Wednesday 2 February 2011

Making 15mm Wheatfields

This tutorial on how to make wheat fields for 15mm wargaming terrain has been a long time in the planning. However when I finally started the project making wheat field terrain proved very easy indeed. None the less here's my guide to making your own fields for 15mm wargaming (actually these are suitable for scales ranging from 15mm up to 28mm).

Most of the examples of Wheat Fields as terrain that I have seen are made from Coir Matting. I was fortunate in that I found a large off-cut from when I had a mat fitted in my porch, so I didn't have to buy any for this project. However its not particularly expensive and you should be able to purchase enough mat for your needs for under £20. Coir Matting is made from a coconut by-product making it a tough material to cut, especially when bound onto a tough rubber backing to be laid on the floor. I found it best to cut this material from the back using a sharp Stanley knife or other DIY blade. Don't use your craft knife, it will almost certainly break.

I started by making a small test piece so I could determine how hard it was to cut and what sort of finish looked best. I experimented by leaving one side 'unfinished' and trimmed the other side with a blade. Be very careful at this stage, its easy to slip with the knife and you don't wan't to get blood all over your nice new wheat field! In the end I found it easier to trim the edge with a strong pair of scissors which game the fields a nice chamfered edge. This not only looks neat but it also looks like a real field where the wheat around the very outside of the crop is slightly smaller than further in.

Warning! Before I go further its worth mentioning that this whole process is very very messy. I ended up with coconut shavings and bits of rubber backing all over my work desk and the floor. If you wan't to avoid the death glare from your 'significant other' I suggest you do this in the garden or down the shed.

Experimentation done I decided to make about eight wheat fields (I have plenty of Coir matting remaining for future use). Lay  the matting face down with the rubber backing towards you. I marked out the size fields I wanted using a black pen but you could cut your fields freehand. Using your sharp blade score the underside of the rubber backing several times. Eventually you will cut through to the coconut matting and then the two pieces can be pulled apart. Within a few minutes I had eight square and rectangular fields made ranging in sizes from 15x15cm to 15x30cm. I don't know if this is the correct size for 15mm/Normandy wargaming but I can always make some more if I decide I need larger fields.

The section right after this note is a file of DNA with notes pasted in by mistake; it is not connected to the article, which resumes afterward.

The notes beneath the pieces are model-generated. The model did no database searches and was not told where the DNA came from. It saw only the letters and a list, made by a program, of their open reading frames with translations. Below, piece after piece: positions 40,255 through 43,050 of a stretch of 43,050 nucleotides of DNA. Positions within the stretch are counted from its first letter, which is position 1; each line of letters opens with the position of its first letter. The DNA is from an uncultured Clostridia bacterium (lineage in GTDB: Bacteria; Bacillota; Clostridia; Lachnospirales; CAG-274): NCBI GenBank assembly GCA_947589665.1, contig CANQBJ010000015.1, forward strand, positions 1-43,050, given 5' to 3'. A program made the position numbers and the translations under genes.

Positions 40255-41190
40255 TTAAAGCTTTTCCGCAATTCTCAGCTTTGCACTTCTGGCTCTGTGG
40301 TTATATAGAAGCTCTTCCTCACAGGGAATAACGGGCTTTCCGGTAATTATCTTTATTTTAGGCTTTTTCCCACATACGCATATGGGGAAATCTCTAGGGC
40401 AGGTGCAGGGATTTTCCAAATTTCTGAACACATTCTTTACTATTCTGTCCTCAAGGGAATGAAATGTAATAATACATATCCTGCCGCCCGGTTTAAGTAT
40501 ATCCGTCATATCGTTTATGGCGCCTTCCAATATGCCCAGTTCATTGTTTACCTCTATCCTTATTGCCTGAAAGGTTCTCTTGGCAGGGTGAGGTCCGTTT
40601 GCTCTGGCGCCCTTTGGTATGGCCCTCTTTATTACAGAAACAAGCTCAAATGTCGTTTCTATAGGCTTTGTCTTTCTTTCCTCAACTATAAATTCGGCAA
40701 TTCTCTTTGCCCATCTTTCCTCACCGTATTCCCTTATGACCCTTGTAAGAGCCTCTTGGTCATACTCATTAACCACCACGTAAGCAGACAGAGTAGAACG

Next I took a heavy duty pair of scissors and trimmed the edges to tidy them up. This stage really does make a difference to the finished look but is also probably the hardest part of the process. The coconut material is incredibly tough and hard to trim, even with a large pair of scissors. By the time I had trimmed all eight fields my hand and wrist was killing me.

With the edges trimmed all that remains is to cover up the grey rubber backing that is now exposed around the edges. I used PVA glue - applied with an old brush - to these edges and then dipped them into a tray of static grass several times to ensure good coverage.

And that's pretty much it. Eight terrain pieces completed in about an hour (plus half hour cleaning up the mess afterwards). Not bad for a mornings work.


  1. Nice tutorial! I'll pop this into the Tutorials section of the blog ring if you'll permit me?

  2. Feel free, glad you like it. I might add that although these were quike to make the cutting is tough work, even with a big pair of scissors. I developed some nice blisters by the end of the build...the first time this has ever happened while making models!

  3. Those are really nice, very good tutorial but please blisters????

  4. Nice .... will make the table look awesome !

  5. Lee, perhaps tin ships are better than scissors or knives for cutting this stuff.

    I've seen a similar mat in Wilkinsons and I'll have a go this weekend. if it works for 15mm, it should be OK for 10mm.

  6. Very nice tutorial! I cant ever get enough terrain tutorials :)

  7. Very interesting post Lee, now what you need to do is cut a square out in all the fields, around 2 inches in from all sides, so you can put the figures hiding in the fields, may I suggest getting the Mrs to do the cutting out though, we don't wanna burst them blisters...yet!

  8. Yep, I've been using those welcome mats for some time and they do indeed do the trick.Really useful for covering large areas as well.Nice tutorial.


  9. I made some recently myself, almost the same exact steps but I used a box-cutter instead, If you lay the mat flat on the floor, with a cutting board below it (if your cutting over a potentially fragile surface), it works great-- and you get very clean separation of the vinyl backing.

    It's also worth noting you can buy these at varying heights from online retailers. So they would work for 10mm and 15mm fairly easily. I had planned to surround mine with a sort of dirt-flock as opposed to grass.

    I was getting ready to write up my own tutorial but I kind feel as though that would be cheating now =)

  10. Great advice, thanks! I bought a welcome mat from Wilkinsons today for just over £3 and "customised" it. They look good. Thanks again. M

  11. really interesting and helpful Lee, exactly what I'm needing , thanks !!!


Thank you for leaving a comment. I always try to reply as soon as I can, so why not pop back later and continue the conversation. In the meantime, check out my YouTube channel Miniature Adventures TV